• the Contractor has diligently followed the procedures laid down by the relevant public authorities;
  • these authorities delayed or disrupted the Contractor’s work; and
  • the delay and disruption was “unforeseeable”.

Changes in Laws

One of the reasons a Contractor might be entitled to an EoT is a change to the Laws of the Country where the works are being carried out (Sub-Clause 13.7 of the Red Book 1999, the Yellow Book 1999, the Silver Book 1999 and the Pink Book, or under Sub-Clause 13.6 of the Red Book 2017, the Yellow Book 2017, the Silver Book 2017, the Emerald Book and the Gold Book). These provisions also provide for an adjustment of the Contract Price if in particular the following prerequisites are met:

  • a change in the Laws of the Country (where the Site is located; where the Permanent Works are to be executed) after the Base Date (the date 28 days prior to the latest date for submission of the Tender);
  • affecting the Contractor in the performance of obligations under the Contract;
  • the Contractor suffers (or will suffer) delay and/or incurs (or will incur) additional Cost as a result of these changes in the Laws; and
  • gives notice to the Engineer/Employer/Employer’s Representative (depending on the respective FIDIC standard form used).

The definition of Laws in the FIDIC standard forms of contract is quite broad and covers a wide range of legislation as well as regulatory actions from “any legally constituted public authority”. It therefore can apply not only to acts of parliament but also e.g. to decrees, rules or municipal orders.

Given the numerous health and safety measures by national governments and local authorities to tackle COVID-19, it might be worthwhile for Contractors to determine whether they are entitled to an EoT and/or an adaption of the Contract Price as a result.

Force Majeure/Exceptional Event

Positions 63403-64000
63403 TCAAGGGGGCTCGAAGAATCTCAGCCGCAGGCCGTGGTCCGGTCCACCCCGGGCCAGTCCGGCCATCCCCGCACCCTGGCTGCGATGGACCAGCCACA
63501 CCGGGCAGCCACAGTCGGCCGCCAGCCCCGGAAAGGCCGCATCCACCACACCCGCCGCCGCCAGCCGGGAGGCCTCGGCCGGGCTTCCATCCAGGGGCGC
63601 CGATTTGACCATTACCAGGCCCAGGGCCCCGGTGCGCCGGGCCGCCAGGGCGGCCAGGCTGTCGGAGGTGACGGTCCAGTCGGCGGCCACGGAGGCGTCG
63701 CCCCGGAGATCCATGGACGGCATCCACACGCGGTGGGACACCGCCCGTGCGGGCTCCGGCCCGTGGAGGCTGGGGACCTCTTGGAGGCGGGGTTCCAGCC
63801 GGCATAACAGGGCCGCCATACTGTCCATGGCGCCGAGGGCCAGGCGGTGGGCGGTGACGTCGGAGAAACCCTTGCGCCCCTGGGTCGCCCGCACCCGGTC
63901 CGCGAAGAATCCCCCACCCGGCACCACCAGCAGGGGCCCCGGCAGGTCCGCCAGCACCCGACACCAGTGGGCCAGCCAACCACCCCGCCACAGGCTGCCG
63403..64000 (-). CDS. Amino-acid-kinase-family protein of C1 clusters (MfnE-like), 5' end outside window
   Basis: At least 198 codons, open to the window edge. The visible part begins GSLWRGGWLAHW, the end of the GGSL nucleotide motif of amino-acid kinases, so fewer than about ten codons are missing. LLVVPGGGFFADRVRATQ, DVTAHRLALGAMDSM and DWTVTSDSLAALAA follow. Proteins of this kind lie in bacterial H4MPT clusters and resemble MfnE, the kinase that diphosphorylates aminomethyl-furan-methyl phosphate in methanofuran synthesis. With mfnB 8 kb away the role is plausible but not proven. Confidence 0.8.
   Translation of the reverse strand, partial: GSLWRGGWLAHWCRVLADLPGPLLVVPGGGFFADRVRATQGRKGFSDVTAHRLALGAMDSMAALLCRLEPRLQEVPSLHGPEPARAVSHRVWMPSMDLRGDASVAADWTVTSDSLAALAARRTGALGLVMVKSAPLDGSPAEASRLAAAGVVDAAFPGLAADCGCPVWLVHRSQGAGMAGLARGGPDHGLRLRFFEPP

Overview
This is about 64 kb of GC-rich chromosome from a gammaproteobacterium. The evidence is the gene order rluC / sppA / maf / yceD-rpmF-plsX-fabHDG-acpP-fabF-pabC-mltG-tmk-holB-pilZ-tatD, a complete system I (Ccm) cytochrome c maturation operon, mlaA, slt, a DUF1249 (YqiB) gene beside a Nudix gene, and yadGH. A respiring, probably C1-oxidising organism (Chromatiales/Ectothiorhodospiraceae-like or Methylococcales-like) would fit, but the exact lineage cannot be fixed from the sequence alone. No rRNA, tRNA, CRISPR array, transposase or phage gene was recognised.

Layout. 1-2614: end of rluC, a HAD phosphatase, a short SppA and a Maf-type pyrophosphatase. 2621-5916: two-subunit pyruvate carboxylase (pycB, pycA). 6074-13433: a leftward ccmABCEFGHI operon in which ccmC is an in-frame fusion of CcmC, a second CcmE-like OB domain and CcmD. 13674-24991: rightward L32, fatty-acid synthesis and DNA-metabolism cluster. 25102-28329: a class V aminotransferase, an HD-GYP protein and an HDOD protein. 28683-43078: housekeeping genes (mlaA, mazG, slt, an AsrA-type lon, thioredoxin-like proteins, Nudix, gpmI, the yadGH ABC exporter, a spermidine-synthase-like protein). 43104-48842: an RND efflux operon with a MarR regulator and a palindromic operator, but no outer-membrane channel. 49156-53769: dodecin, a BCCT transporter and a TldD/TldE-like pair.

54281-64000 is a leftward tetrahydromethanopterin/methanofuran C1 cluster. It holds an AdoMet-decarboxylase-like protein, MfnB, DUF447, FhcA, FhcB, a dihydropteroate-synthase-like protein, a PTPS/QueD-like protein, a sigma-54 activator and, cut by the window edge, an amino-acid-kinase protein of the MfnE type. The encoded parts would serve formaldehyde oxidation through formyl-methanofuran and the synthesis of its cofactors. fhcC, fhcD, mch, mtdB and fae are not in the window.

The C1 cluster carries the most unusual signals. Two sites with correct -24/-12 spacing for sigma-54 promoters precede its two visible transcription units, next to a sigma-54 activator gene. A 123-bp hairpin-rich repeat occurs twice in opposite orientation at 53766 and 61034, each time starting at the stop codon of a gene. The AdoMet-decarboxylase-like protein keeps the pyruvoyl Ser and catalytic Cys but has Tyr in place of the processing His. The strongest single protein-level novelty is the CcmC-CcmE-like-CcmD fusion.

The existing situation caused by COVID-19 (but of course – depending on the specific circumstances of the case) might also qualify as a Force Majeure as defined under Sub-Clause 19.1 of the Red Book 1999, the Yellow Book 1999, the Silver Book 1999, or the Pink Book or Sub-Clause 1.1.14 of the Gold Book 1999 or an Exceptional Event as defined under Sub-Clause 18.1 of the Red Book 2017, the Yellow Book 2017, the Silver Book 2017 or the Emerald Book or under Sub-Clause 1.1.37 of the Gold Book.

A Force Majeure or an Exceptional Event is an event or circumstance which:

  • is beyond a Party’s control;
  • the Party could not reasonably have provided against before entering into the Contract;
  • having arisen, such Party could not reasonably have avoided or overcome; and
  • is not substantially attributable to the other Party.

Sub-Clause 19.1 and Sub-Clause 18.1 provide a list of examples, which do not include pandemics or measures by governments and local authorities. However, it is important to note that the list is non-exhaustive. Therefore, depending on the particular circumstances, COVID-19 still might qualify as a Force Majeure or an Exceptional Event if the above conditions are met. If there is no outright ban on construction activities, especially the third criterion might be difficult to meet. When the relevant health and safety measures are implemented, construction works might be more difficult albeit not impossible so that the COVID-19 event could be considered as overcome.

In case the above prerequisites are met, the affected Party – upon proper notification – is excused to perform obligations which are prevented by this Force Majeure/Exceptional Event (pursuant to Sub-Clause 19.2 of the Red Book 1999, the Yellow Book 1999, the Silver Book 1999 or the Pink Book, or Sub-Clause 13.2 of the Green Book 1999, or Sub-Clause 18.2 of the Red Book 2017, the Yellow Book 2017, the Silver Book 2017, the Emerald Book or the Gold Book). The notice has to be given within 14 days after the Party became aware (or should have become aware) of the relevant event or circumstance specifying it as well as the obligations/the performance of which the Party is or will be prevented.

The Contractor may also be entitled to an EoT for any resulting delay as per Sub-Clause 19.4 of the Red Book 1999, the Yellow Book 1999, the Silver Book 1999 or the Pink Book, or Sub-Clause 7.3 of the Green Book 1999 or Sub-Clause 18.4 of the Red Book 2017, the Yellow Book 2017, the Silver Book 2017, the Emerald Book or the Gold Book. Financial entitlements on the other hand seem less likely (except potentially in the Green Book 1999) since this requires that the event or circumstance is of the kind as the first four/five sets of examples in Sub-Clause 19.1 of the Red Book 1999, the Yellow Book 1999, the Silver Book 1999 or the Pink Book, or Sub-Clause 18.1 of the Red Book 2017, the Yellow Book 2017, the Silver Book 2017 or the Emerald Book. These only cover man-made events such as wars and terrorism whereas the COVID-19 pandemic would more likely qualify as an event similar to a natural catastrophe as described in the last set of examples in the respective provisions.